The Syrians celebrated every three years a "Booth Festival."
The question as to whether copper really was first used in Egypt is not yet resolved, and many arguments can be brought against the theory of Egyptian origin and in favour of one in Syria or further north.26 Egypt has also recently been credited with being the inceptor of the whole " megalithic (or heliolithic, as the fashionable word now is) culture " of mankind, from Britain to China and (literally) Peru or at any rate Mexico via the Pacific Isles.27 The theory is that the achievements of the Egyptians in great stone architecture at the time of the pyramid-builders so impressed their contemporaries that they were imitated in the surrounding lands, by the Libyans and Syrians, that the fame of them was carried by the Phoenicians further afield, and that early Arab and Indian traders passed on the megalithic idea to Farther India, and thence to Polynesia and so on so that both the teocalli of Teotihuacan and Stonehenge are ultimately derived through cromlechs and dolmens innumerable from the stone pyramid of Saqqara, built by Imhotep, the architect of King Zoser, about 3100 B.C. (afterwards deified as the patron of science and architecture).
This interpretation of the popular tales, according to which the career of the hero can be followed in its entirety and in detail in the movements in the heavens, in time, with the growing predominance of the astral-mythological system, overshadowed the other factors involved, and it is in this form, as an astral myth, that it passes through the ancient world and leaves its traces in the folk-tales and myths of Hebrews, Phoenicians, Syrians, Greeks and Romans throughout Asia Minor and even in India.
The majority of these were Greeks, Italians, Syrians, Armenians and other Levantines, though almost every European and Oriental nation is represented.
Among the Christians, especially the Armenians, the Greeks of Smyrna and the Syrians of Beirut, it has long embraced a considerable range of subjects, such as classical Greek, Armenian and Syriac, as well as modern French, Italian and English, modern history, geography and medicine.
Sbot) is borne among the Syrians only by the patriarch, in all the other rites by all bishops, in the Greek 1 Among curious exceptions is the pastoral staff still carried by the Lutheran abbot of Lokkum.
" With the 7th century," as Wright remarks, " begins the slow decay of the native literature of the Syrians, to which the frightful sufferings of the people during the great war with the Persians in its first quarter largely contributed."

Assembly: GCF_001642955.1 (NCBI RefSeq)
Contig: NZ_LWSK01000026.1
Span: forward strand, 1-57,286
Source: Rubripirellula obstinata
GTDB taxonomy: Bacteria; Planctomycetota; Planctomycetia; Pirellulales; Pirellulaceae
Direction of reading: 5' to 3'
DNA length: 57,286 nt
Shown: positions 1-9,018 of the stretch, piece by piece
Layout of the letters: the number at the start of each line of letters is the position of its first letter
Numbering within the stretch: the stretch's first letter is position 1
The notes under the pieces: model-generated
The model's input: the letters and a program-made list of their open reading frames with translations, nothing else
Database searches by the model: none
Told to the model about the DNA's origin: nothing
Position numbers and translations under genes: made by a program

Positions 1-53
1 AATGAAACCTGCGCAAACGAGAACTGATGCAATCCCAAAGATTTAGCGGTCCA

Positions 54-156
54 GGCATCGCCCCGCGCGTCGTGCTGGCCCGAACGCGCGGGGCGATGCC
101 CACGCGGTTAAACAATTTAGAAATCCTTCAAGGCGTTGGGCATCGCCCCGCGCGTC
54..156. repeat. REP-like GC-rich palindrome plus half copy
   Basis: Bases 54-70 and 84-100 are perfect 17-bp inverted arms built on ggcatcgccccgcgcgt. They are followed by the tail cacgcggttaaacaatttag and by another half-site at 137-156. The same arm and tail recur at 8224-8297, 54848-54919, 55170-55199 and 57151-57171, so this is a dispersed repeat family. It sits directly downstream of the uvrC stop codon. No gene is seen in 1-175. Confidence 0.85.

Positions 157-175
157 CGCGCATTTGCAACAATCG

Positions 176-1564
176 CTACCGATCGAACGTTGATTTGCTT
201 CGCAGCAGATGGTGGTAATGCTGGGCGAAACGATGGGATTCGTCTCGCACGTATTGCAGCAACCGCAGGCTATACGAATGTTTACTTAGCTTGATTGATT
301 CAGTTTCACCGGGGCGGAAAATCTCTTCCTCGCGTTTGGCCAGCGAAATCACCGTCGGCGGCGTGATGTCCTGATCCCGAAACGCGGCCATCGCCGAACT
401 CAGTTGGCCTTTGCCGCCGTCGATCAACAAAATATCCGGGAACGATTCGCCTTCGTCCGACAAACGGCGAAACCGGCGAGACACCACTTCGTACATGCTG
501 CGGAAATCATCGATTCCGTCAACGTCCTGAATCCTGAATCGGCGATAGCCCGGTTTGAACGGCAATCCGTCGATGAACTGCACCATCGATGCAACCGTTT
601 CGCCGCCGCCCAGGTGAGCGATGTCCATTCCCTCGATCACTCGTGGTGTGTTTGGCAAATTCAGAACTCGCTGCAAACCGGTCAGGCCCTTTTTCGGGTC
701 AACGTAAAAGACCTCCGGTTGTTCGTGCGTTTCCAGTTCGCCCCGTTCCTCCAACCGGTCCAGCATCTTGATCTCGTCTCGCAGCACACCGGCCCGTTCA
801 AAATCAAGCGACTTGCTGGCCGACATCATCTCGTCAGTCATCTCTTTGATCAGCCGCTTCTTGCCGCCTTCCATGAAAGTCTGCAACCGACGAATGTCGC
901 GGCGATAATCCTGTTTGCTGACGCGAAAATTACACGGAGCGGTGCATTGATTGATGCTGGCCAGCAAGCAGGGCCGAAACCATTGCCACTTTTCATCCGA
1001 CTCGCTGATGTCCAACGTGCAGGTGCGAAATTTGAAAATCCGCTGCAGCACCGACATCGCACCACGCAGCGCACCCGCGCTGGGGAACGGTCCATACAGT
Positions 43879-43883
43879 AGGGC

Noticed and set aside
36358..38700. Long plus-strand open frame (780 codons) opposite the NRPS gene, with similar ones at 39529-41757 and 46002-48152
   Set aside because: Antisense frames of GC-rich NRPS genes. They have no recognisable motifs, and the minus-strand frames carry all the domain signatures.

A Such tasselled or fringed caps were used by the Syrians in the Christian era, see W.
" White Syrians," however, were still in Cappadocia even after the Cimmerians had destroyed the Phrygian monarchy, allowing Lydia to become independent under the Mermnad dynasty.
It was first taken from the Syrians by Simon the Asmonean (1 Macc. xiv.
The Syrians submitted to Rome at the synod of Dampier in 1599, but it was a forced submission, and in 1653 when the Portuguese arrested the Syrian bishop just sent out by the catholicus of Babylon, the rebellion broke out.
The renunciation was not quite thorough, one party adhering to the Roman Church as Romo-Syrians, the others reverting wholly to Syrian usages and forming to-day about three-fourths of the whole community.
Thus the Nestorian Church in India, voluntarily and with perfect indifference to theological dogmas, passed under Jacobite rule, and when early in the 18th century, Mar Gabriel, a Nestorian bishop, came to Malabar, he had a cool reception, and could only detach a small following of Syrians whom he brought back to the old Nestorianism.
- The Nestorians or East Syrians (Surayi) of Turkey and Persia now inhabit a district bounded by Lake Urmia, or Urumia, on the east, stretching westwards into Kurdistan, to Mosul on the south, and nearly as far as Van on the north.
Its native population was of the same stock as that of Cappadocia, of which it had formed a part, an Oriental race often called by the Greeks Leucosyri or White Syrians, as distinguished from the southern Syrians, who were of a darker complexion, but their precise ethnological relations are uncertain.
Syrians by race and Arab-speaking, they are descendants of those "Melkites" who took the side of the Byzantine church in the time of Justinian II.
The Syrians computed it from their month Tishrin I.; but the Greeks threw it back to the month Gorpiaeus of the preceding year.
Hence there is a difference of eleven months between the epochs assumed by the Syrians and the Greeks.
According to the computation of the Greeks, the 49th year of the Caesarean era began in the autumn of the year preceding the commencement of the Christian era; and, according to the Syrians, the 49th year began in the autumn of the first year of the Incarnation.